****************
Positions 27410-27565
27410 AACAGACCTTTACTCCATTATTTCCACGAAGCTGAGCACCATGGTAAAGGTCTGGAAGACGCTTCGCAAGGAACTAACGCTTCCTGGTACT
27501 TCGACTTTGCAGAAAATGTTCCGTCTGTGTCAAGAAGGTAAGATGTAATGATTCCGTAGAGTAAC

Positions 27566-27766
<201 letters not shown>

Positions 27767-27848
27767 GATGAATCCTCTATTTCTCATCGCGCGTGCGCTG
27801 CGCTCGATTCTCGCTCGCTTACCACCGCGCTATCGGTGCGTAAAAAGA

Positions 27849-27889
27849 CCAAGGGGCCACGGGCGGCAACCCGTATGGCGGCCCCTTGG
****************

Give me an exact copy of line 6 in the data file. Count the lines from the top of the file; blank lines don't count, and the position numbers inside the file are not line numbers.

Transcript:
Positions 27767-27848